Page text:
Executive coaching can enhance transformational leadership

Tom Cerni, Guy Curtis, Susan H. Colmar

Research output: Contribution to journalArticlepeer-review


Objectives: Epstein’s (1998) Cognitive-experiential Self theory (CEST) suggests that all behaviour is guided by two different processing systems – the rational and experiential. This brief report presents results of a study looking at the impact of a 10-week coaching intervention programme based on Epstein’s CEST theory on transformational leadership among 14 secondary school principals. Design: Set up as a pre-test, post-test control-group research design, the present study tested whether changes to CEST information-processing systems could bring about changes in leadership style. Method: School principals in the intervention group focused on developing their rational system and constructive elements of the experiential system. At the commencement of the coaching intervention programme all school staff in the 14 schools were invited to rate their school principal using the MLQ (5X) questionnaire. Results: The results of a 10-week coaching intervention programme showed that there was a significant difference between the pre-test and post-test scores for the intervention group, as rated by their school staff. The control group remained unchanged. Qualitative results indicate that the school principal in the intervention group became more reflective about their thinking processes and leadership practices. Conclusion: This study provides initial evidence that by creating changes to rational and constructive thinking, it is possible to increase coachee’s use of transformational leadership techniques.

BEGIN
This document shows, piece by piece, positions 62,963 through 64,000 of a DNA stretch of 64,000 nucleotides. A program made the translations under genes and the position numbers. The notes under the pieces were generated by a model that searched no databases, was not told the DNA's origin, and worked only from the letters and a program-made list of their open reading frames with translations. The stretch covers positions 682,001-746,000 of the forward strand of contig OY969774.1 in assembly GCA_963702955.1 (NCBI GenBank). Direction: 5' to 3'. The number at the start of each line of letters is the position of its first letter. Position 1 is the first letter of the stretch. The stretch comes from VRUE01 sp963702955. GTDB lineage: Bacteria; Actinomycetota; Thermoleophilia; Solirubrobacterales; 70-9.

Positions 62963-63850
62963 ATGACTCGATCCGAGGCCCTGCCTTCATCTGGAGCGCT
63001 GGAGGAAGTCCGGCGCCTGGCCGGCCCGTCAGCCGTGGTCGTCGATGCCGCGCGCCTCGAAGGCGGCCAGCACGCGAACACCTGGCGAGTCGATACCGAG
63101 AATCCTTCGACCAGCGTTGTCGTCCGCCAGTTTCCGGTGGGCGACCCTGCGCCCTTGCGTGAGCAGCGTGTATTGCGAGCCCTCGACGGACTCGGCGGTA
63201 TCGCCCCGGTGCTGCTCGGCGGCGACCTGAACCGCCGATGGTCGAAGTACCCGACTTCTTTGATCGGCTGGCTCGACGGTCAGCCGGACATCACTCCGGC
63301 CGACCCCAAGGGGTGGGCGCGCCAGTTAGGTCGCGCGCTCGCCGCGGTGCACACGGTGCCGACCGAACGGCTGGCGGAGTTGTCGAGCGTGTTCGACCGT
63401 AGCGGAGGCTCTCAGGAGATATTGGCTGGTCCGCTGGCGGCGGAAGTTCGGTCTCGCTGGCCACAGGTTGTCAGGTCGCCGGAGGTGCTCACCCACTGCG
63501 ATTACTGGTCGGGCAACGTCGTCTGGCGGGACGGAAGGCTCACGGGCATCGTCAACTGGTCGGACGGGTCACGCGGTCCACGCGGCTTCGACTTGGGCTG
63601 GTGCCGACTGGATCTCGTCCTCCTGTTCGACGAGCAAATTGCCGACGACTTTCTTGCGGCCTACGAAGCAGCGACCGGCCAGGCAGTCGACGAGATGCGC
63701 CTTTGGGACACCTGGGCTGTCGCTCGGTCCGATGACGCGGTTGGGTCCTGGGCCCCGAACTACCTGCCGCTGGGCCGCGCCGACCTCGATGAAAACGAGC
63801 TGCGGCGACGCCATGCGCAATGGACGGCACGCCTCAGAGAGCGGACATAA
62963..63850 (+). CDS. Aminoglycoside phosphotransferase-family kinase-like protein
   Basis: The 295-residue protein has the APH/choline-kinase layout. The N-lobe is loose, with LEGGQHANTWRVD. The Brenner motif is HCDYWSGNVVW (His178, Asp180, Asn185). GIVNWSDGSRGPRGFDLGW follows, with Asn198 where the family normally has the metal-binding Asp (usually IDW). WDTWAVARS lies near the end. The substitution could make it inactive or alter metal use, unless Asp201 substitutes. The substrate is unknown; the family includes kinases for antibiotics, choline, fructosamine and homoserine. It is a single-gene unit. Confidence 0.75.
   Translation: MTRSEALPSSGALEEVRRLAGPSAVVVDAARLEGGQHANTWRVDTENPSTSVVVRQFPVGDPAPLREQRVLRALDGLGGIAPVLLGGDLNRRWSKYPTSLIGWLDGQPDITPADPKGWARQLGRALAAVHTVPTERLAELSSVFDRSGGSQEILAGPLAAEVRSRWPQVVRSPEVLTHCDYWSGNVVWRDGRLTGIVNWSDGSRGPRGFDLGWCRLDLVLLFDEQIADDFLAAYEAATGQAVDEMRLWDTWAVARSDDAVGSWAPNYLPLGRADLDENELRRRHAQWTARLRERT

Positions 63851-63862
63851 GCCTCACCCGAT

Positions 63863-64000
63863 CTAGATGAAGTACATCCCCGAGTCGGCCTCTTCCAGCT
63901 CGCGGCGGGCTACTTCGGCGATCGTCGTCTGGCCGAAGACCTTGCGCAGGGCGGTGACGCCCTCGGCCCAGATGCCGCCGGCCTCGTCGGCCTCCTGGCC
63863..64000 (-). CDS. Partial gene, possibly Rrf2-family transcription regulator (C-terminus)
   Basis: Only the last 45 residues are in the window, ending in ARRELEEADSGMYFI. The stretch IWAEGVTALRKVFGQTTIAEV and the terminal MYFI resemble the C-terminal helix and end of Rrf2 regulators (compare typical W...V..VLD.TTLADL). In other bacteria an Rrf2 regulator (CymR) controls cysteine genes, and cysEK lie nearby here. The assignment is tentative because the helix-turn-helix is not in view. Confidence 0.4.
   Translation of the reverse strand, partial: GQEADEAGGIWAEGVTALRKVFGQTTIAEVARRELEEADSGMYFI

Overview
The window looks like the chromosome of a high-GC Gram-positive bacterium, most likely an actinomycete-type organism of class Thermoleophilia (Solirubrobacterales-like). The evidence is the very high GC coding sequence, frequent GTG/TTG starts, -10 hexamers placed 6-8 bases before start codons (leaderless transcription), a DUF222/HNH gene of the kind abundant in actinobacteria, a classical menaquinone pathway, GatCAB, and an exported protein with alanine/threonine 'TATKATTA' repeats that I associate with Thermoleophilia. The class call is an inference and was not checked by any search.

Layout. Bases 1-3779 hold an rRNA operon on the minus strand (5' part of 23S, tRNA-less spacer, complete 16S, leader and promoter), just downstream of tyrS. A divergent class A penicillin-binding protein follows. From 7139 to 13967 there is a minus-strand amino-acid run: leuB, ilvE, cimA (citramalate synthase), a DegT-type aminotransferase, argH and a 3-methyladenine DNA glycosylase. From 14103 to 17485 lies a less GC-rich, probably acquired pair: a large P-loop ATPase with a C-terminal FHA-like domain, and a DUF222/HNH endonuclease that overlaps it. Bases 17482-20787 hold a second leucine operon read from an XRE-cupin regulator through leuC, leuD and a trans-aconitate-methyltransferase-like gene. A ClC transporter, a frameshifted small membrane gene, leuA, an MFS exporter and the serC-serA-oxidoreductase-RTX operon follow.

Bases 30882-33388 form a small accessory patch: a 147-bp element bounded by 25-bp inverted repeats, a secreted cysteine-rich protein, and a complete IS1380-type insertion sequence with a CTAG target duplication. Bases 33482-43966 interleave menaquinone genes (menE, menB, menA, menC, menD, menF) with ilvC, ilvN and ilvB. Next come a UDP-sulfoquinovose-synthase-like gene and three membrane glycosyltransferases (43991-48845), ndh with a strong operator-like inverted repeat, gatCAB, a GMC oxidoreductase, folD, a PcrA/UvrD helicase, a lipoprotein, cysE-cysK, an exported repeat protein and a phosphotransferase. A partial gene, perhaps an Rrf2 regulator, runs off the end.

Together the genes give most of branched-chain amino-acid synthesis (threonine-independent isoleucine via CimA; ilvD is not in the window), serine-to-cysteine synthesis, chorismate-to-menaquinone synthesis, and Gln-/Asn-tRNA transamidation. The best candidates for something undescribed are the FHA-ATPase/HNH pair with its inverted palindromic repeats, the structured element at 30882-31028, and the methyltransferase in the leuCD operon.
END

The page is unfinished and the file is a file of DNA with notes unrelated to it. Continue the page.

Original languageEnglish
Pages (from-to)81-85
JournalInternational Coaching Psychology Review
Publication statusPublished - 2010
Externally publishedYes


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